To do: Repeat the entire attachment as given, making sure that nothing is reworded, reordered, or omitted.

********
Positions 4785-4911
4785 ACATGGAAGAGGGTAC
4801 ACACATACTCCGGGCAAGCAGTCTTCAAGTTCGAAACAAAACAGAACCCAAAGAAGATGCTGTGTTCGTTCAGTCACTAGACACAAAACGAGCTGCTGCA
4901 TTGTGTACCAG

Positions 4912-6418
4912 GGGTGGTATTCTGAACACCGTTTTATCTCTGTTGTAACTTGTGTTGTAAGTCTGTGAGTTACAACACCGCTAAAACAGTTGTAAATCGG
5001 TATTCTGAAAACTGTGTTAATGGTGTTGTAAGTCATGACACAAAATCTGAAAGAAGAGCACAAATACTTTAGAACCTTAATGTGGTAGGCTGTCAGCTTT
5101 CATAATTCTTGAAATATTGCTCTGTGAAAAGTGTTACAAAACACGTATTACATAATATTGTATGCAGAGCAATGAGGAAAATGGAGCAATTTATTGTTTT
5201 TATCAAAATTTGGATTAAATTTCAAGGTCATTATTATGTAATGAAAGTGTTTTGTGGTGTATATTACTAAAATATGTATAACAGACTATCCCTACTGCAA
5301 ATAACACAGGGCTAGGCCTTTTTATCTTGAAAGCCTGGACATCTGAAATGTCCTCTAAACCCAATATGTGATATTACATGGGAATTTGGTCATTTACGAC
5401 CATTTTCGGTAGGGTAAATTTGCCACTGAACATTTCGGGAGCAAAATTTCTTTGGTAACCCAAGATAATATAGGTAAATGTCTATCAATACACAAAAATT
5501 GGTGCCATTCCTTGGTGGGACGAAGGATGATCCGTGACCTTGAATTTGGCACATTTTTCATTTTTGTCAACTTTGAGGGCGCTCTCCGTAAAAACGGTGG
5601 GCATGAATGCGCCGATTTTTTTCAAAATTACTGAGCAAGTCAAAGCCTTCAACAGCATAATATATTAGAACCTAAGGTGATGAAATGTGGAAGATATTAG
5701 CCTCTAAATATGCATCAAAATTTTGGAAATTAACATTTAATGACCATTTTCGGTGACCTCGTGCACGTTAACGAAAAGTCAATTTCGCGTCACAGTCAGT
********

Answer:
Positions 4785-4911
4785 ACATGGAAGAGGGTAC
4801 ACACATACTCCGGGCAAGCAGTCTTCAAGTTCGAAACAAAACAGAACCCAAAGAAGATGCTGTGTTCGTTCAGTCACTAGACACAAAACGAGCTGCTGCA
4901 TTGTGTACCAG

Positions 4912-6418
4912 GGGTGGTATTCTGAACACCGTTTTATCTCTGTTGTAACTTGTGTTGTAAGTCTGTGAGTTACAACACCGCTAAAACAGTTGTAAATCGG
5001 TATTCTGAAAACTGTGTTAATGGTGTTGTAAGTCATGACACAAAATCTGAAAGAAGAGCACAAATACTTTAGAACCTTAATGTGGTAGGCTGTCAGCTTT
5101 CATAATTCTTGAAATATTGCTCTGTGAAAAGTGTTACAAAACACGTATTACATAATATTGTATGCAGAGCAATGAGGAAAATGGAGCAATTTATTGTTTT
5201 TATCAAAATTTGGATTAAATTTCAAGGTCATTATTATGTAATGAAAGTGTTTTGTGGTGTATATTACTAAAATATGTATAACAGACTATCCCTACTGCAA
5301 ATAACACAGGGCTAGGCCTTTTTATCTTGAAAGCCTGGACATCTGAAATGTCCTCTAAACCCAATATGTGATATTACATGGGAATTTGGTCATTTACGAC
5401 CATTTTCGGTAGGGTAAATTTGCCACTGAACATTTCGGGAGCAAAATTTCTTTGGTAACCCAAGATAATATAGGTAAATGTCTATCAATACACAAAAATT
5501 GGTGCCATTCCTTGGTGGGACGAAGGATGATCCGTGACCTTGAATTTGGCACATTTTTCATTTTTGTCAACTTTGAGGGCGCTCTCCGTAAAAACGGTGG
5601 GCATGAATGCGCCGATTTTTTTCAAAATTACTGAGCAAGTCAAAGCCTTCAACAGCATAATATATTAGAACCTAAGGTGATGAAATGTGGAAGATATTAG
5701 CCTCTAAATATGCATCAAAATTTTGGAAATTAACATTTAATGACCATTTTCGGTGACCTCGTGCACGTTAACGAAAAGTCAATTTCGCGTCACAGTCAGT